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Saturday, April 01, 2023

Pausing AI is a Bad idea. I agree.

Sure, we should allocate time to make it safer, and more useful.   But that is already happening.    Lets not let China and Russia get ahead.  Unless they are pausing too?  

Pausing AI is a Bad Idea.    By SpencerAnte   in  FastCompany

The gloves are coming off in the fight over the future of AI. 

On Tuesday, the Future of Life Institute, a futurist nonprofit backed by the Musk Foundation, published an open letter calling for a six-month pause on training AI systems more powerful than OpenAI’s leading GPT-4 service. 

“Powerful AI systems should be developed only once we are confident that their effects will be positive and their risks will be manageable,” declares the letter, which has been signed by several thousand people, including Elon Musk himself, Apple cofounder Steve Wozniak, AI researchers Yoshua Bengio and Gary Marcus, and historian Yuval Noah Harari. “AI labs and independent experts should use this pause to jointly develop and implement a set of shared safety protocols for advanced AI design and development that are rigorously audited and overseen by independent outside experts.”

While there’s no doubt that AI should be developed in a way that is safe, responsible, and transparent, putting the most critical technology of our age in a timeout is an unviable solution that could weaken our country at a critical moment.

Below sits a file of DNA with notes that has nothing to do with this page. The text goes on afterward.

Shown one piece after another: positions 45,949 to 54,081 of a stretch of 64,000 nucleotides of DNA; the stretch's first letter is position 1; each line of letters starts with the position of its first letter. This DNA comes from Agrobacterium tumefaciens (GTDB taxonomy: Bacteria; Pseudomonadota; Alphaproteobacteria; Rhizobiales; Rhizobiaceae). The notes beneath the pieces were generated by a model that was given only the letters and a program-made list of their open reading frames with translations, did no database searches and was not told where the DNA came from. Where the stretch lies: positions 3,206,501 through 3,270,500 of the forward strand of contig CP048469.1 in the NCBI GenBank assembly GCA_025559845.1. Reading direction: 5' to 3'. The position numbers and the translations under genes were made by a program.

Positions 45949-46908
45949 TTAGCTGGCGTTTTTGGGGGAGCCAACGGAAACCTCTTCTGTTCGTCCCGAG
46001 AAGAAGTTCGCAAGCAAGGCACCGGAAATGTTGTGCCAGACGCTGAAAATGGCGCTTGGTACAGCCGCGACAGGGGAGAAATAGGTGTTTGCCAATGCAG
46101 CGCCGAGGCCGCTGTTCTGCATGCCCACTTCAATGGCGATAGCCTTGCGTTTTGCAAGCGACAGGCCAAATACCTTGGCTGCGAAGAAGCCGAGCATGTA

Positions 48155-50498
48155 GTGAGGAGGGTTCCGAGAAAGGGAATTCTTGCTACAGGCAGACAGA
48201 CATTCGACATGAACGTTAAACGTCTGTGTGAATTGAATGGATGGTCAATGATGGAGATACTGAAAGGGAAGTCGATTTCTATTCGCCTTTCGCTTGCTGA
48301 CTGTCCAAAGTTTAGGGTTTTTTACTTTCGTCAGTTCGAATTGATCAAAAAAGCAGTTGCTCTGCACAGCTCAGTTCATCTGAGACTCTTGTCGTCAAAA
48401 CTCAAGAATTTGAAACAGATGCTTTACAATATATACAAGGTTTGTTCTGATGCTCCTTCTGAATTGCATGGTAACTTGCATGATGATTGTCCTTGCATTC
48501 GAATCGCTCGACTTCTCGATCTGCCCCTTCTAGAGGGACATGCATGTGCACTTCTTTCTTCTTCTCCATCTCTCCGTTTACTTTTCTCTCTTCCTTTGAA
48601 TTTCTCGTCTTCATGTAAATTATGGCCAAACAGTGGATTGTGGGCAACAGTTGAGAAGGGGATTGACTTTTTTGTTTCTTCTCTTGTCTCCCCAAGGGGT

For starters, it would be an unprecedented move, coming just when AI is beginning to show incredible promise after decades of unfulfilled hype. It would also be nearly impossible to enforce and a gut punch to innovation—the engine of our economy. 

While the letter has been signed by some notable AI experts, other AI researchers criticized the approach and said it overlooked harms and risks posed by current AI, like requiring more transparency of AI training data and decision-making of large language models. Computer scientist Andrew Ng, founder of Google Brain, called the moratorium “a terrible idea” on Twitter because government intervention would be the only possible way to enforce it. 

“I’m seeing many new applications in education, healthcare, food, . . . that’ll help many people. Improving GPT-4 will help,” he tweeted. “Let’s balance the huge value AI is creating versus realistic risks. To advance AI safety, regulations around transparency and auditing would be more practical and make a bigger difference.”

Imagine people asking Netscape, Microsoft, and Mozilla to stop the development of the Web browser back in the mid-1990s. Would that have been the right move to address real concerns about online child pornography and indecent speech? Absolutely not. Those issues were more effectively addressed by industry, lawmakers, the courts, and regulators, ultimately being resolved through a landmark Supreme Court decision that enshrined the value of free speech on the internet. 

Second, the U.S. is engaged in a competition with China to lead the AI market. Thanks to recent innovation of U.S.-based OpenAI, other U.S. multinationals like Microsoft, Google and Meta, and a bevy of startups, the U.S. may have retaken the lead in this race in which experts said China was ahead just a few years ago. But the pace of AI innovation is accelerating at a rate not seen since the boom of mobile computing. Consider that it took just under four months for OpenAI to release GPT-4 after its groundbreaking release of ChatGPT. 

If the U.S. and its leading corporations paused AI development for six months while China raced ahead, it would put our country at a disadvantage and create a potential opening for our primary global adversary. Imagine if China’s AI leapfrogged the US during this pause, and the long term harm that could bring to democracy and geopolitical security.    .... ' 

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